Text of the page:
"Seeing how motivated and committed the mothers on my team were after returning from maternity leave and being able to set up their babies in the nursery has only solidified my belief that every company should consider this option," she wrote. "Sure it required us to make additional investments—the physical space, the insurance required to protect everyone, the furnishings—but what we are getting in return is invaluable; the working mothers at our company can improve and grow our business without having to sacrifice spending precious time with their babies at such a crucial stage in their mother-child relationships."
It's an excellent point that deserves to be mulled over at more board meetings, because as many of us know, it's not so easy for new moms and dads going back to work. Maternity leaves are often shortened for insurance or financial reasons, and paternity leave is typically seen as a perk instead of a deserved break. Nursing moms sometimes feel bullied or discouraged from pumping during business hours. And not every manager can accommodate working remotely or flexible hours.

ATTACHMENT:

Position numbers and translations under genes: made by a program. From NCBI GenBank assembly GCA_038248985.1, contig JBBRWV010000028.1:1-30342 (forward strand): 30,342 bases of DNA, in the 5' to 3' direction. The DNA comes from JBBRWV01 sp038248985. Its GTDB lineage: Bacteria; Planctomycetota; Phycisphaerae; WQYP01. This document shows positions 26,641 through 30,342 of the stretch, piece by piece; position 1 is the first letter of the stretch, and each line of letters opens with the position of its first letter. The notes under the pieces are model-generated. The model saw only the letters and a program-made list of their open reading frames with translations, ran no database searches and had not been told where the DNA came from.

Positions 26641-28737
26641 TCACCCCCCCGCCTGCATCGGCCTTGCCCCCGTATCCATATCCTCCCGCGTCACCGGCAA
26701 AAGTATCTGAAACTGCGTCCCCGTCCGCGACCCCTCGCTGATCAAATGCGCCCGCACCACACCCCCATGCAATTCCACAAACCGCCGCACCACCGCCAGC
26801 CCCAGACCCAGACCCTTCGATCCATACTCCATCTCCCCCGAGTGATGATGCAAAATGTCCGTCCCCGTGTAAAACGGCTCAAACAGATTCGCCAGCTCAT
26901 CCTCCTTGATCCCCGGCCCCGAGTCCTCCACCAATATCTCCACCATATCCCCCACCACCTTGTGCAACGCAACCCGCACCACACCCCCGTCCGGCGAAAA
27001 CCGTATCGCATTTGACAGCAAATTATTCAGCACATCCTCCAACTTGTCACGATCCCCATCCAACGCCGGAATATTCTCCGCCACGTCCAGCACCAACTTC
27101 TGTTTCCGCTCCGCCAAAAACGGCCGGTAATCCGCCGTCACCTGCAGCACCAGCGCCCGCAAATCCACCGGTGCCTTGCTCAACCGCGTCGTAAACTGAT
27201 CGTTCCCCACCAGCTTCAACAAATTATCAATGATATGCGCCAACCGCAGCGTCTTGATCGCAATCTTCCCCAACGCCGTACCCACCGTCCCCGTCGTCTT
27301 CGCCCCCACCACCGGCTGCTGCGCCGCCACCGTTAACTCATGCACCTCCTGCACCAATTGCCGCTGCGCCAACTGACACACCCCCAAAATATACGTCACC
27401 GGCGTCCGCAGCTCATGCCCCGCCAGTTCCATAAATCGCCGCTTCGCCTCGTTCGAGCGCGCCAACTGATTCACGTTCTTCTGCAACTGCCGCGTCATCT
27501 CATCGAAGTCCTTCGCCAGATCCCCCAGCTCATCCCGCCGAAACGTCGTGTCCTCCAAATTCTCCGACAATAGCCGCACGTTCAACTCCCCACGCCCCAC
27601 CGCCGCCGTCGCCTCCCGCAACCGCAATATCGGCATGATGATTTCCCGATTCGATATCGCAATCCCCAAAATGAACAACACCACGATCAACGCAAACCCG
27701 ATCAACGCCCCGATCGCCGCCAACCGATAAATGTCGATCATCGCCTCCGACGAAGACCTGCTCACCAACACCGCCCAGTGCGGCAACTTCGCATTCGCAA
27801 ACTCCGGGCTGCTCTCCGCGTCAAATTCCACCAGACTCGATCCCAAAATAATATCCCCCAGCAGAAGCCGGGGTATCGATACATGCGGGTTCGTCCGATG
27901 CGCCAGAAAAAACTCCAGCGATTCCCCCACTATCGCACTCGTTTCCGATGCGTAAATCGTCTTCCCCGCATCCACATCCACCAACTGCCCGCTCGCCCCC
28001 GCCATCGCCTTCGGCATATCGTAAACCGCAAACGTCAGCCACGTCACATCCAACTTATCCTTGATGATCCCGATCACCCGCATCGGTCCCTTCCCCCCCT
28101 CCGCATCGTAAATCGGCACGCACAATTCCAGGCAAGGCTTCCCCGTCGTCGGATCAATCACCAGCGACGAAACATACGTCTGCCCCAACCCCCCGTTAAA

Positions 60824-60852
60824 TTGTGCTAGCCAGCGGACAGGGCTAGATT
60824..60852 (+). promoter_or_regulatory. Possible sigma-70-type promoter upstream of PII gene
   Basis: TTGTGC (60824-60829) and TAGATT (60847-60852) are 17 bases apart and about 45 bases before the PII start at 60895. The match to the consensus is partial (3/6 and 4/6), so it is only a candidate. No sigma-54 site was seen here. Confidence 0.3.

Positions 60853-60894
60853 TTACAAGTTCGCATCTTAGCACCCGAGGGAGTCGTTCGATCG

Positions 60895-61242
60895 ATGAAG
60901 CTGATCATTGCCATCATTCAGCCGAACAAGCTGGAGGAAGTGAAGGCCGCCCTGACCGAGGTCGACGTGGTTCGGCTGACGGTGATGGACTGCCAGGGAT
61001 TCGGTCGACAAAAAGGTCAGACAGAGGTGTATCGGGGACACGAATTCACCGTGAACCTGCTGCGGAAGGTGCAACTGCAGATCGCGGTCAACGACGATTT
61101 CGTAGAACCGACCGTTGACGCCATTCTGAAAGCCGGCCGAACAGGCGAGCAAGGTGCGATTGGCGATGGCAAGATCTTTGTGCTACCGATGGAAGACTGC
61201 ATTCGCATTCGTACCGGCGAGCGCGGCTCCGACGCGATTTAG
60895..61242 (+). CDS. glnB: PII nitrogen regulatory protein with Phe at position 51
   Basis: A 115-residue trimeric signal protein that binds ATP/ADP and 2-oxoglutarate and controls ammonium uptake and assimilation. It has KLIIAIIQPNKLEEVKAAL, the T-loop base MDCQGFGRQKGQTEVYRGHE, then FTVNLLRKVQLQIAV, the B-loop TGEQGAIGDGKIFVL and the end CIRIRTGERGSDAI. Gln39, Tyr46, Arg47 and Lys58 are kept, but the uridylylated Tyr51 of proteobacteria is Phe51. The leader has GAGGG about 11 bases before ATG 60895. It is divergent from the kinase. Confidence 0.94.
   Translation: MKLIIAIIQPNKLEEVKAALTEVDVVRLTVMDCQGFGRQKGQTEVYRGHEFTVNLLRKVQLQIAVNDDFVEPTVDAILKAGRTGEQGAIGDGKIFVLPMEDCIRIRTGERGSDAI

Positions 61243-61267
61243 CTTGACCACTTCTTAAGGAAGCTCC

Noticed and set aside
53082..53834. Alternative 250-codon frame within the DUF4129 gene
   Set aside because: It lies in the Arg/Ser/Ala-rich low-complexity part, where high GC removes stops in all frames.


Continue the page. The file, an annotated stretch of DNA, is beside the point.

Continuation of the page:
Conditions even vary from state to state. WalletHub just released its list of the best and worst states for working moms based on such factors as child care, employment opportunities, median women's salary and work/life balance. According to that list, working women have it best in Vermont, Minnesota, Wisconsin, New Hampshire, Massachusetts, Washington, North Dakota, Maine, Virginia, and Ohio. Meanwhile, it's more of a struggle for moms in Louisiana, South Carolina, Mississippi, Alabama, Nevada, Arkansas, Georgia, West Virginia, North Carolina, and Oklahoma. But I'd hazard a guess that moms in any of the 50 states and D.C. could use a little more support when making the transition back to work after having a baby. And if that help comes in the form of a tricked-out nursery just steps away from the desk, all the better.
I want to hear from you: How did you make the transition back to work easier?